search button
newscenter logo
Tuesday, October 3, 2023

Follow SDSU Follow SDSU on Twitter Follow SDSU on Facebook SDSU RSS Feed

SDSU President Adela de la Torre and tribal liaison Jacob Alvarado Waipuk (far right) attended the opening of the Native Resource Center. See footnote for complete list. (Photo: Scott Hargrove) SDSU President Adela de la Torre and tribal liaison Jacob Alvarado Waipuk (far right) attended the opening of the Native Resource Center. See footnote for complete list. (Photo: Scott Hargrove)

Community is Key for New Native Resource Center

With a new location in West Commons, the center provides a welcoming environment for students from Indigenous populations.
By Jeff Ristine

Emotionally moving artwork covers the walls, and a quiet study area is all set just in time for fall semester finals. There are offices for mentoring and conferences and a lounge, all playing a part in a network of support.

The Native Resource Center at San Diego State University relaunched on Tuesday in new, more spacious quarters on the first floor of West Commons. The grand opening, timed for the end of National Native American Heritage Month, drew around 200 on-site visitors as others joined via livestream.

SDSU President Adela de la Torre told attendees she sees the new center as part of a slate of efforts at the university to right past wrongs inflicted upon Indigenous populations that date back for centuries.

“It is amazing that we have the privilege to walk together, to build this environment, to create opportunities so that when our Native students come to San Diego State, they can say this is home,” de la Torre said just before leading a ceremonial ribbon-cutting.

SDSU, which celebrates its 125th anniversary next year, was founded on Kumeyaay Nation land and serves a county with 17 federally recognized Tribal Nations. SDSU formally recognizes and respects that it resides on Kumeyaay land through its land acknowledgement.

Jacob Alvarado Waipuk (’14), SDSU tribal liaison, said the center is cause for excitement.

“It’s been a long time coming,” Alvarado said. “We actually have this here now for our kids, and for the future.”

The center transitioned from a previous home on the second floor of the Arts and Letters building. A grand opening celebration at that venue was booked for March 17, 2020, which turned out to be one day after the SDSU campus began to empty out in California’s response to COVID-19. The center continued to operate virtually, however, and resumed in-person operations when the campus repopulated over the summer.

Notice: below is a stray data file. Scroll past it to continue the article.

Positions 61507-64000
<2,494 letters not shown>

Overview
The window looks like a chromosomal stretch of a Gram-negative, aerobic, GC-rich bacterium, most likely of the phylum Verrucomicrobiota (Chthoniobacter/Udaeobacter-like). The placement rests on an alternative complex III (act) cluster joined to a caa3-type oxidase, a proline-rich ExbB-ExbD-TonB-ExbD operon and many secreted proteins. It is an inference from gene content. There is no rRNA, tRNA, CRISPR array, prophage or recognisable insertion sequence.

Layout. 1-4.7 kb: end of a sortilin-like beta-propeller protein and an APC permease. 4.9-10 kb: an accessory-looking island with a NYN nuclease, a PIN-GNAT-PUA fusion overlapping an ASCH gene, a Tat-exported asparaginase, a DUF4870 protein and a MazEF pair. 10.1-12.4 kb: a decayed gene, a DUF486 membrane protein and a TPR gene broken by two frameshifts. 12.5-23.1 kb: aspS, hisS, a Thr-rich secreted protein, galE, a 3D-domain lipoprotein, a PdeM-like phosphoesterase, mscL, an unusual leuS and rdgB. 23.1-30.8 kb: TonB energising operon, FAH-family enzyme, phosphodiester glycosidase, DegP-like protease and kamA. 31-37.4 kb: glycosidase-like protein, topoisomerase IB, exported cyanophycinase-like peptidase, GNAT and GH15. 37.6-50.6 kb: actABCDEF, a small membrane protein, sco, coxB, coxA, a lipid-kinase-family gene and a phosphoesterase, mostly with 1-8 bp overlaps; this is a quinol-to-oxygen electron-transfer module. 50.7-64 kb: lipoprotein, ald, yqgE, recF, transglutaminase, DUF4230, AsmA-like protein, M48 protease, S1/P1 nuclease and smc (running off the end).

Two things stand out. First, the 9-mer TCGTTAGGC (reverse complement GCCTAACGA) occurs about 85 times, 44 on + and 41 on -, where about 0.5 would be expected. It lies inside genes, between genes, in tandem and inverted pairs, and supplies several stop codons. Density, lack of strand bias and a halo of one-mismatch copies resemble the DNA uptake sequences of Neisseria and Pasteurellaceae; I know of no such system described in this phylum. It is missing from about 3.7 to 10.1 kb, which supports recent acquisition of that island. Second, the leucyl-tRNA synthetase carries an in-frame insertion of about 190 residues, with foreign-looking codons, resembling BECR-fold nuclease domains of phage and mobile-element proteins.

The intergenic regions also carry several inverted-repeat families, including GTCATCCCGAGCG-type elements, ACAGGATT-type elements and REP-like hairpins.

As with its previous location, the center provides a space for students, faculty and staff from Kumeyaay and all Indigenous populations to share a welcoming environment and connect with their identity.

“The biggest thing that has really changed after somewhat coming out of the pandemic is the importance of community,” Chris Medellin, director of the center, said in a tour of the office a few hours before the ceremony. “We went for so long in our own individual spaces our stay-at-home orders, isolated sometimes with families, sometimes not. We’re trying to relearn how to be in community again.”

“I think that’s one of the important things right now of these spaces,” Medellin added, “to really understand how we’re supposed to operate as a strong community.”

Besides Medellin, the center staff includes faculty scholar Gabriella Kovats Sánchez, who oversees the mentoring program focused on first-year and transfer students, and a program coordinator, expected to be hired in the spring 2022 semester.

Medellin co-authored the original proposal for the center while overseeing SDSU’s Elymash Yuuchaap Indigenous Scholars and Leaders Program.

Medellin, who belongs to the Yokuts tribe, has lived in San Diego his entire life and comes from a family on the Tule River Reservation. He said he didn’t feel connected with his native identity while he was an undergraduate at SDSU, working toward a degree in both American Indian Studies and television and film that he completed in 2014.

The center’s displays of Indigenous artwork, much of which benefits from the room’s natural light, includes two works by its assistant director, Jen Clay, an art therapist with a special interest in issues of Missing and Murdered Indigenous Women. One piece on display depicts three youth in clothing made of clippings of paper dealing with psychological disorders.

In a corner space is a print by Navajo artist Leander Begay, known for his skateboard deck designs (it will be joined later by one of the actual skateboards). The center also has a painting by Bunky Echo-Hawk, completed during an artist’s visit to SDSU in 2015, that speaks to the need to include Native Americans in educational curricula.

Additional speakers at the grand opening included J. Luke Wood, vice president for student affairs and campus diversity, and David Kamper, chairman of the American Indian Studies Department. John Christman, chairman of the Viejas Band of Kumeyaay Indians, performed traditional songs.

(Top photo: Participants in ribbon-cutting ceremony, from left, are Vice President for Student Affairs and Campus Diversity J. Luke Wood, American Indian Studies department chairman David Kamper, Native Resurce Center director Chris Medellin, students Mateo Gin Tarango, Jessica Becenti, Jerimy Billy, Skylar Beasley, Skyler Too-Koo-Par Morales and Derrick Herrer, Assistant Professor Olivia Chilcote, President Adela de la Torre and Tribal Liaison Jacob Alvarado Waipuk.)